Respiratory disease diagnosis using only the sound of a patient’s cough
ResApp’s technology, originally developed by Associate Professor Udantha Abeyratne at The University of Queensland is based on the premise that cough and breathing sounds carry vital information on the state of the respiratory tract. ResApp was created to diagnose and measure the severity of a wide range of chronic and acute diseases such as pneumonia, asthma, bronchiolitis and chronic obstructive pulmonary disease (COPD) using this insight.
Typically, doctors use stethoscopes to listen to the lungs as the first indication of a respiratory problem. The information available from these sounds is compromised as the sound has to first pass through the chest musculature which muffles high-pitched components of respiratory sounds. In contrast, the lungs are directly connected to the atmosphere during respiratory events such as coughs. These audible sounds, used by ResApp, contain significantly more information than the sounds picked up by a stethoscope. ResApp’s approach is automated and removes the need for human interpretation of respiratory sounds.
We have taken a machine learning approach to develop highly-accurate algorithms which diagnose disease from cough and respiratory sounds. Machine learning is an artificial intelligence technique that constructs algorithms with the ability to learn from data. In our approach, signatures that characterise the respiratory tract are extracted from cough and breathing sounds. We start by matching signatures in a large database of sound recordings with known clinical diagnoses. Our machine learning tools then find the optimum combination of these signatures to create an accurate diagnostic test or severity measure (this is called classification). Importantly, the team at The University of Queensland believes these signatures are consistent across the population and not specific to an individual so there is no need for a personalised database.
Over the last five years the research team led by Associate Professor Abeyratne has pioneered a unique set of signatures and classifier technology that accurately characterises the respiratory tract. Their approach forms a powerful platform for respiratory disease diagnosis and management. The platform is based on sound alone and does not require physical contact with the patient. With modern smartphones integrating high quality microphones, the platform can be delivered without the need for additional hardware.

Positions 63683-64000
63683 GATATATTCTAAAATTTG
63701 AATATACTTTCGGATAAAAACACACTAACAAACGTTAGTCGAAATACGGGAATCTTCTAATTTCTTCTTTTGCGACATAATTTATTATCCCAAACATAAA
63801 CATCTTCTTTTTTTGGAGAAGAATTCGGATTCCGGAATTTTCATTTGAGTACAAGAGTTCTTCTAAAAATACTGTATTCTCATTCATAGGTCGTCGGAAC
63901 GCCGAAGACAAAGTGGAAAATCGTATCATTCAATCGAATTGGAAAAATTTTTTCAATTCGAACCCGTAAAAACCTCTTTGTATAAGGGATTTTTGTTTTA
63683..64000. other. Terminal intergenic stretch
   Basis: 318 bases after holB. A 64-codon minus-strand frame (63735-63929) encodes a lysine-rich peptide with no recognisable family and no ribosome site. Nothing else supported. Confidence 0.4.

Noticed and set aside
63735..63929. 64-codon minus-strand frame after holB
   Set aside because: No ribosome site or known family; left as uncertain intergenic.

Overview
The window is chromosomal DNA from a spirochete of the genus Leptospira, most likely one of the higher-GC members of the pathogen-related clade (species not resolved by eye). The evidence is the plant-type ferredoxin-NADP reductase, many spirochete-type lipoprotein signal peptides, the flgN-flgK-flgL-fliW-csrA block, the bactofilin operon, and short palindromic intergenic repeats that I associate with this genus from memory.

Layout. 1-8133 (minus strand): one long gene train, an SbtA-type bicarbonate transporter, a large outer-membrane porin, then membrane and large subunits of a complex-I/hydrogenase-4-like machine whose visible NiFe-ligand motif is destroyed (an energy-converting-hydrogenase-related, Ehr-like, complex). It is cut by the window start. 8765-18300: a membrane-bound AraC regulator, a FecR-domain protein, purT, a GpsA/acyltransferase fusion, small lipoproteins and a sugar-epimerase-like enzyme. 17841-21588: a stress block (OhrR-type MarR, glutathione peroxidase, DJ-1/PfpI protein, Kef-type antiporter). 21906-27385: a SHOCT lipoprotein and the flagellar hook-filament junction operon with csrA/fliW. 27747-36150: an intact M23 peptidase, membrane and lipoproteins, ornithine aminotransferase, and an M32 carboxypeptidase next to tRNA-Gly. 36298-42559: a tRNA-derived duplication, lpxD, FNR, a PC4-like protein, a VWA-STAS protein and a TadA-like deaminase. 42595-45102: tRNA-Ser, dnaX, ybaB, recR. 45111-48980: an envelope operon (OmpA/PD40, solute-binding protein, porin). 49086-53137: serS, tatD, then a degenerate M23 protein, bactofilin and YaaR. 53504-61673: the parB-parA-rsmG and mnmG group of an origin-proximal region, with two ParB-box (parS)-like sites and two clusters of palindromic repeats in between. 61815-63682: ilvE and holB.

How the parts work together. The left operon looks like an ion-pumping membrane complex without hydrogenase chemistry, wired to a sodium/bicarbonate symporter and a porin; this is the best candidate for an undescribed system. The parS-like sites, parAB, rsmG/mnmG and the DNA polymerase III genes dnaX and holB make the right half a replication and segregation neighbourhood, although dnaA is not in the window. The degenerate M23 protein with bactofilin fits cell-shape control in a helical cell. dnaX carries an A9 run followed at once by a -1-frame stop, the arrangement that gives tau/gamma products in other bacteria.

Sharan RV, Abeyratne UR, Swarnkar VR, Porter P, Automatic croup diagnosis using cough sound recognition, IEEE Transactions on Biomedical Engineering (Early Access), 2018.
Sharan RV, Abeyratne UR, Swarnkar VR, Claxton S, Hukins C, Porter P, Predicting spirometry readings using cough sound features and regression, Physiological Measurement 39(9), 2018.
Kosasih K, Abeyratne UR, Exhaustive mathematical analysis of simple clinical measurements for childhood pneumonia diagnosis, World Journal of Pediatrics 13(5), 2017.
Kosasih K, Abeyratne UR, Swarnkar V, Triasih R, Wavelet augmented cough analysis for rapid childhood pneumonia diagnosis, IEEE Transactions on Biomedical Engineering 62(4), 2015.
Amrulloh YA, Abeyratne UR, Swarnkar V, Triasih R, Setyati A, Automatic cough segmentation from non-contact sound recordings in pediatric wards, Biomedical Signal Processing and Control 21, 2015.
Swarnkar V, Abeyratne UR, Chang AB, Amrulloh YA, Setyati A, Triasih R, Automatic identification of wet and dry cough in pediatric patients with respiratory diseases, Annals Biomedical Engineering 41(5), 2013.
Abeyratne UR, Swarnkar V, Setyati A, Triasih R, Cough sound analysis can rapidly diagnose childhood pneumonia, Annals Biomedical Engineering 41(11), 2013.
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